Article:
Philanthropy Roundtable distinguishes between political giving and policy philanthropy in new paper
WASHINGTON – NOVEMBER 3, 2022 In recent years, government officials, media personalities, advocacy groups and others on the political left and right have increasingly relied on the term “dark money” to demonize the use of donations to advance policy ideas and partisan political activities by their adversaries. What hasn’t been made clear is these two types of activities and the giving that supports them are very different in practice and by legal definition. It’s important for the American public, policymakers and particularly donors to understand that distinction. Conflating political and policy giving and calling for greater restrictions on giving could negatively impact dollars flowing to charities and the work these organizations have historically done to support civil and human rights efforts as well as other humanitarian causes.
Despite recent criticism of philanthropy to organizations that work on policy matters, it is an important part of the philanthropy landscape, argues a new paper from Philanthropy Roundtable released today, “Policy Philanthropy and its Role in Civil Society.”
“Americans have the right to support the causes they believe in, but all too often, their support for nonprofits is wrongly deemed as political activity,” said Philanthropy Roundtable Senior Director of Policy and Government Affairs Elizabeth McGuigan, co-author of the paper. “Rather than painting all policy philanthropy with the ‘political giving’ brush, we need to distinguish giving to candidates, political parties and political action committees from giving to organizations that work to improve society through policy research and education.”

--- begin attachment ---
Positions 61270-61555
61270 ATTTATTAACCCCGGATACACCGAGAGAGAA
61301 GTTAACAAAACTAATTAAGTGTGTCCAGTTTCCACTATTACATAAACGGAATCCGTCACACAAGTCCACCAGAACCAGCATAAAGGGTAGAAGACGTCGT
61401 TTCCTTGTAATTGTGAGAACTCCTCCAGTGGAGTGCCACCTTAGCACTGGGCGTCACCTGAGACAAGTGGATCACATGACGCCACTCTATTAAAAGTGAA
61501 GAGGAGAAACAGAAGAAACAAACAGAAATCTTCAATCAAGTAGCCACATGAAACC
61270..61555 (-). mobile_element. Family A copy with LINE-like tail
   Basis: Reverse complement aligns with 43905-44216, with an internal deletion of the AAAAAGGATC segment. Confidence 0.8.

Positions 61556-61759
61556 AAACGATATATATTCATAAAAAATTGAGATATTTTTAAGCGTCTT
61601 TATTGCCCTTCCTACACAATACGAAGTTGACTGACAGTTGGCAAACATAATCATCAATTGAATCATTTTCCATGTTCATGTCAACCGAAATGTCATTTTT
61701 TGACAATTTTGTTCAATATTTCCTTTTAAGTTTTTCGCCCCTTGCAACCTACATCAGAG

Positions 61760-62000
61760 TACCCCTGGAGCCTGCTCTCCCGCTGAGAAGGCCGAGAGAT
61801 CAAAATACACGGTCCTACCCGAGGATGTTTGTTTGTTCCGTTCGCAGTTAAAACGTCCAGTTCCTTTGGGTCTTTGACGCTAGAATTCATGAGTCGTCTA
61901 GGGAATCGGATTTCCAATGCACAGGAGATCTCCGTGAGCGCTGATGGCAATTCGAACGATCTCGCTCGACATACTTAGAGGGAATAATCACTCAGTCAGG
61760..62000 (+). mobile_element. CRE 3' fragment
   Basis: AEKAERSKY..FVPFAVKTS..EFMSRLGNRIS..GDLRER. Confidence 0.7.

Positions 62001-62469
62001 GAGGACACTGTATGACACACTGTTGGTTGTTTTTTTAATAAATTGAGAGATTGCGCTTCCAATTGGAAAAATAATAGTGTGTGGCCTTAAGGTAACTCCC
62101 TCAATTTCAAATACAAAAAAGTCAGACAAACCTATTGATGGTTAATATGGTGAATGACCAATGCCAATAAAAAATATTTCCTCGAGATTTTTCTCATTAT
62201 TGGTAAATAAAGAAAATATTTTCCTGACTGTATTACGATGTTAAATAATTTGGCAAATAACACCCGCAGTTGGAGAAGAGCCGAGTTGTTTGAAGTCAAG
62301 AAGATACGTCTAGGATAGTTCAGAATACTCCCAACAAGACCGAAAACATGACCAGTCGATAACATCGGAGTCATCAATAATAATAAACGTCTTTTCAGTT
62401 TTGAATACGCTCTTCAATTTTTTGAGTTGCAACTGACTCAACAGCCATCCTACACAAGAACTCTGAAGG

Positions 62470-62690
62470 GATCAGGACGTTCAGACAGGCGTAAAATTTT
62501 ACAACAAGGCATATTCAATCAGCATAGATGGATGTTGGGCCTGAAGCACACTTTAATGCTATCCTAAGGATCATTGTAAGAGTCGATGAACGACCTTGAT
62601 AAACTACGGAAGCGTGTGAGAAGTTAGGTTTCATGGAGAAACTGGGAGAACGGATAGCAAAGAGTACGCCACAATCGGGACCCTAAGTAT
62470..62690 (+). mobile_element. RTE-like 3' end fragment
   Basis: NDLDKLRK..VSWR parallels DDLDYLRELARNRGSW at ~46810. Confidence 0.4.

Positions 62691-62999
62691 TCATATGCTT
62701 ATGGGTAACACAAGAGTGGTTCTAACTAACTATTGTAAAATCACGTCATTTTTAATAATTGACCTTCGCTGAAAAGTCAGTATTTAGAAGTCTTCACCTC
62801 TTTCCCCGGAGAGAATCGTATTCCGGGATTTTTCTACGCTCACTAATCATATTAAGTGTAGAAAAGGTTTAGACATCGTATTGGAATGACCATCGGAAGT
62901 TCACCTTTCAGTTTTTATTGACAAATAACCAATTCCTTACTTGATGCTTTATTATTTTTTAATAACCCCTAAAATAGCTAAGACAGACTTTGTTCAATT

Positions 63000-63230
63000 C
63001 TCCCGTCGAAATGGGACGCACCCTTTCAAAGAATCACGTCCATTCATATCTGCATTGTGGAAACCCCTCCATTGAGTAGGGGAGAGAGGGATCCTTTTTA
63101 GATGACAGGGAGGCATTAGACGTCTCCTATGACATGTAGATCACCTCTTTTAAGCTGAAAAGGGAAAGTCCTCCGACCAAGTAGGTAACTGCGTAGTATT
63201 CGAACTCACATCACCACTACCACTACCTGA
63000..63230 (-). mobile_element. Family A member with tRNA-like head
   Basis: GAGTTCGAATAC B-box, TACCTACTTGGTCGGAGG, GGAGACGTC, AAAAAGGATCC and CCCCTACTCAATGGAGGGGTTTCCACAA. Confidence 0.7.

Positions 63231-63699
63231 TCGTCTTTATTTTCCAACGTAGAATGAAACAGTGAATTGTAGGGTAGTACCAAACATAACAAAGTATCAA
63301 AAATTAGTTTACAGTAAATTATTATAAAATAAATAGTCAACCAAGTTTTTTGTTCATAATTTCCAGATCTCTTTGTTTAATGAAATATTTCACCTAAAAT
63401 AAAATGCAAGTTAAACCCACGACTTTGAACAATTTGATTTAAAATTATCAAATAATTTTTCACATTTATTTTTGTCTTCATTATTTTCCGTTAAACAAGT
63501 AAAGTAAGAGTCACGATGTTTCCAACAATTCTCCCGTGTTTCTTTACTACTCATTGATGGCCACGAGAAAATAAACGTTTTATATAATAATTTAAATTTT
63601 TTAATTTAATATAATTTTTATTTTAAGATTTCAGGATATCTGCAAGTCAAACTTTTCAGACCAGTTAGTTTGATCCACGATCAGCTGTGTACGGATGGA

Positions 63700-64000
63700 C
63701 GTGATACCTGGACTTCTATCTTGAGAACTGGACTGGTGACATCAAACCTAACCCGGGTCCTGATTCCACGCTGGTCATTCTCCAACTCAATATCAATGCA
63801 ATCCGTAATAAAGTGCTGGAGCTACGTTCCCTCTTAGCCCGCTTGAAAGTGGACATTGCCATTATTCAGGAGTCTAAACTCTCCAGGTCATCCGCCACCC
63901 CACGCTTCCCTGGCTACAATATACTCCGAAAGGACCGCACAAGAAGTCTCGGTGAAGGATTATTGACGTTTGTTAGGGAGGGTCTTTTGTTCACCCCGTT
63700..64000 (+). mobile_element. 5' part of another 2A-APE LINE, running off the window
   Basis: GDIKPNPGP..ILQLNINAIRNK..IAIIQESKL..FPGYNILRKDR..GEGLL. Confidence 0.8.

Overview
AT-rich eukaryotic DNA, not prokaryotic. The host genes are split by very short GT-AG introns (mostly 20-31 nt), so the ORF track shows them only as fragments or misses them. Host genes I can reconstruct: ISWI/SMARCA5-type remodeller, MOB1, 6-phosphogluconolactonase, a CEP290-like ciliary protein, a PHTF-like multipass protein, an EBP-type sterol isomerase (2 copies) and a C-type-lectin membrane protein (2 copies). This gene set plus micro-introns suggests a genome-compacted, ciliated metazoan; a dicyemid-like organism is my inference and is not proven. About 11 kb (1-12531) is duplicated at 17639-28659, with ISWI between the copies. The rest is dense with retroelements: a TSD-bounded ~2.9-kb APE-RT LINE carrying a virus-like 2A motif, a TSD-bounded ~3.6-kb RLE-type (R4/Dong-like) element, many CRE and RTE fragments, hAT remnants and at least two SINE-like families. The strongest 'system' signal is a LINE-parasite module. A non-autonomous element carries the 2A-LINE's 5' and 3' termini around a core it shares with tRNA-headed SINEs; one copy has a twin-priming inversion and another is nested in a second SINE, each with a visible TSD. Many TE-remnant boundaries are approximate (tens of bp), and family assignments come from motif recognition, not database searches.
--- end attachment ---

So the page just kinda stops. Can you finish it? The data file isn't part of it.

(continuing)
In the paper, McGuigan and co-author David Bass highlight the confusion resulting from the broad use of the term “dark money,” a phrase wrongfully applied to charitable gifts protected by donor privacy rules and norms. They write, “What began as a term associated with political giving, however, is now utilized to taint charitable donations made to 501(c)(3) organizations, other nonprofits and gifts made through donor-advised funds, which allow for private charitable donations to 501(c)(3) charities.”
Philanthropy Roundtable recommends the following three steps to affirm and protect the lines between political giving and policy philanthropy:
- Depoliticize the Internal Revenue Service (IRS).
- Improve the enforcement of existing laws.
- Leverage existing funding streams for IRS improvements.
Read more about these policy goals in the paper here.